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Journaling in Addiction Recovery
When you are recovering from a drug or alcohol addiction, journaling can be a powerful healing tool. Writing in a journal helps you process your feelings and thoughts so that you can become more self-aware and more attuned to how circumstances and people affect you. Journaling relieves stress and gives you a healthy way to cope with difficult situations.
Identify & Cope With Triggers in Recovery
Whether you are journaling about your thoughts, what you did that day, or what you’re grateful for, you’ll be able to recognize good and bad patterns in your life. You will see which coping strategies worked and which did not. As you reflect on your writing, you will discover what supports you and what breaks you down. You’ll learn how to get through hard times without drinking or using drugs.
Bring to Light Any Negative Thoughts
Negative, self-defeating, or self-destructive thoughts are also known as negative self-talk. They can be the cause of relapse. It is critical to have a healthy way of processing these types of thoughts so that you don’t internalize them and, in the process, damage your physical and mental health.
Several examples of common negative thoughts in addiction recovery include:
- I cannot stay sober because I am a bad person.
- My friends and family will never trust me again.
- I will never be able to stay sober because I am too weak.
- I can never do anything right.
- Bad things always happen to me.
- I do not deserve to be sober or happy.
When you write down and examine these types of thoughts, you start to see how poorly you treat yourself. Once you realize this, you can begin to treat yourself with love, respect, and forgiveness. You will see things with a clear state of mind and have increased self-confidence.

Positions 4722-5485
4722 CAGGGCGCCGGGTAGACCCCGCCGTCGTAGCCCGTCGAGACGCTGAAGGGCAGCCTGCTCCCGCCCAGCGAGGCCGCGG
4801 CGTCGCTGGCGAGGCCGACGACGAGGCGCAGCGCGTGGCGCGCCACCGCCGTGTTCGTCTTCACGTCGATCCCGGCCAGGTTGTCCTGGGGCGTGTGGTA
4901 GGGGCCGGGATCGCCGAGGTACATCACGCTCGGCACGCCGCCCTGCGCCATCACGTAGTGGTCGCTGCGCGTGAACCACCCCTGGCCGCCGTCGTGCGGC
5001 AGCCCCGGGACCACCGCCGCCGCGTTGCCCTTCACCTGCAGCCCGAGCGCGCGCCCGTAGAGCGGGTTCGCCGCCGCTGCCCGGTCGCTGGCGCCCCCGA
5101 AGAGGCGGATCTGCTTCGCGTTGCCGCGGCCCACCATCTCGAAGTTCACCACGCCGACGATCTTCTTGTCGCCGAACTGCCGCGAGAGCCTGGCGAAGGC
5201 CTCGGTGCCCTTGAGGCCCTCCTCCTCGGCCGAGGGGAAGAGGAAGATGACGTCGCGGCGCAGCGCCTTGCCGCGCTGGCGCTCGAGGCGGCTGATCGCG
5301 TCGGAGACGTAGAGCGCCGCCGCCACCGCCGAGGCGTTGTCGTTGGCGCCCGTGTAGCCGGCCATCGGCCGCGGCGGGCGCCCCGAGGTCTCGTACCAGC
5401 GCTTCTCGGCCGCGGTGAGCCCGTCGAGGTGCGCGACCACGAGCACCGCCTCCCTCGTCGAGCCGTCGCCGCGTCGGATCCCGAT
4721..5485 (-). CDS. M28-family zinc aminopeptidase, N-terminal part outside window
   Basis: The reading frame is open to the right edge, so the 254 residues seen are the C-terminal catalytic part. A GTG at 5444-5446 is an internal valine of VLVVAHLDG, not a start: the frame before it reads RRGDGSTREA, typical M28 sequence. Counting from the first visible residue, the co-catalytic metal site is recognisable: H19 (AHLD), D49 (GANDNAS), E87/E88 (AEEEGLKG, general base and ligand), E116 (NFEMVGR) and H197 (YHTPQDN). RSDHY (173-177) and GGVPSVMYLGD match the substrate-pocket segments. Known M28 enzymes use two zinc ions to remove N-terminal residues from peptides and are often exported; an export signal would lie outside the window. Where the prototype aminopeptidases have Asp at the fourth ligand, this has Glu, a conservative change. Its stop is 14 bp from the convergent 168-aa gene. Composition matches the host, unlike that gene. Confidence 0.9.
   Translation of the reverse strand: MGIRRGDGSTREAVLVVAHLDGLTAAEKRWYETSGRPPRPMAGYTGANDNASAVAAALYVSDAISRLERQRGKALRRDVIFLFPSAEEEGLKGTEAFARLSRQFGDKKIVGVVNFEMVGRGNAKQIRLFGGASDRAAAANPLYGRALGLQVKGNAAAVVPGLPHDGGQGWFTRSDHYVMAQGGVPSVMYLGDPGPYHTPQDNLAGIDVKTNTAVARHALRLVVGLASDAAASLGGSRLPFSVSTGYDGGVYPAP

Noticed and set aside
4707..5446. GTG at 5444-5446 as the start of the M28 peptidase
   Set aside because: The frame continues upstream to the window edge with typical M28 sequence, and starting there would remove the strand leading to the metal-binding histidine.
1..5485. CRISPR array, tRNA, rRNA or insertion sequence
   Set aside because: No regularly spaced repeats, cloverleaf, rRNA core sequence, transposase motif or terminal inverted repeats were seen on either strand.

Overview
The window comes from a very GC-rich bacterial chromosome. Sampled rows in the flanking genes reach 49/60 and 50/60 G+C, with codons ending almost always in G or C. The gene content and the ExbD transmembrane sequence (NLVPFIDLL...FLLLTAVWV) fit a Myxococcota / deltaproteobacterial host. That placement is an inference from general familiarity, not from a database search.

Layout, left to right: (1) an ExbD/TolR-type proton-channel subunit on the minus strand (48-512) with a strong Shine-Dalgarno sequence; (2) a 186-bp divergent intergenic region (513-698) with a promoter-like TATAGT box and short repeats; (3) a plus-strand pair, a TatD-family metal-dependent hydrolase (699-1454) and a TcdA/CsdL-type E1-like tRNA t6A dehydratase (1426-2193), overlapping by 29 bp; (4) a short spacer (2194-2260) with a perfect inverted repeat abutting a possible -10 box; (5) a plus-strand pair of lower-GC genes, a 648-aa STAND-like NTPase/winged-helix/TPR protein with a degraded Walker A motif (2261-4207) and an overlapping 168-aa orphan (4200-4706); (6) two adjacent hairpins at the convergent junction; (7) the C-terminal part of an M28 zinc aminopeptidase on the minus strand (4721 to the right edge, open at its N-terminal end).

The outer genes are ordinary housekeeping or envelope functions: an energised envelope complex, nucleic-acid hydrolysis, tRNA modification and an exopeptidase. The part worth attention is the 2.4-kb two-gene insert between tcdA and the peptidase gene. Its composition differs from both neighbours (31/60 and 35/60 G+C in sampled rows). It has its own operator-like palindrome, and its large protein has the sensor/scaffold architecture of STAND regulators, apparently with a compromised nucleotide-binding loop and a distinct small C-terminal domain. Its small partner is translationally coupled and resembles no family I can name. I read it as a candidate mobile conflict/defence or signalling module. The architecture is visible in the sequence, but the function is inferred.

Organize & Slow Down & Organize Your Thoughts
Journaling helps you slow down and think. Often stress and anxiety build, making it difficult to focus. You may not even be aware of the cause of your stress and anxious feelings. When you write down your thoughts, regardless of how chaotic they are, you are claiming power over your feelings.
Reduces Feelings of Anger, Pain, & Sadness
Research has found that when a person puts their feelings into words, it makes their feelings of anger, pain, and sadness less intense. The part of the brain called the amygdala activates systems in the body that protect it when in danger. When a person writes down their feelings, the brain’s amygdala response reduces, and the brain’s prefrontal region is activated, slowing down emotional responses.
Identify & Cope With Relapse Triggers
Journaling can prevent a potential relapse by helping you identify your triggers. Once you identify them, you can develop ways to cope with them. If your day was very hectic or went badly, you may not understand what went wrong. When you write down everything that happened and what you are thinking, you begin to see the day from a different perspective. It begins to make sense, and so do your emotions and thoughts. You can see your strengths, weaknesses, and relapse triggers.
Helps You to Plan
Journaling can help you make plans. Your journal is a safe place for you to think things through. By having a conversation with yourself, you can write down possible outcomes to a specific situation and make a plan. For example, if you are planning to go to a family celebration where wine will be served, you can write down possible ways of dealing with the situation. People who put their goals on paper accomplish them in higher numbers than those who do not. Writing down a plan to solve a problem will help you achieve your goal.
Help Is Available
Addiction is a chronic brain disease that can affect anyone. If you or a loved one struggles with a drug or alcohol addiction, help is available. Call and speak to a caring professional at Canyon Vista Recovery Center, located in Mesa, Arizona. We will answer your questions and help you start your journey on the path to recovery.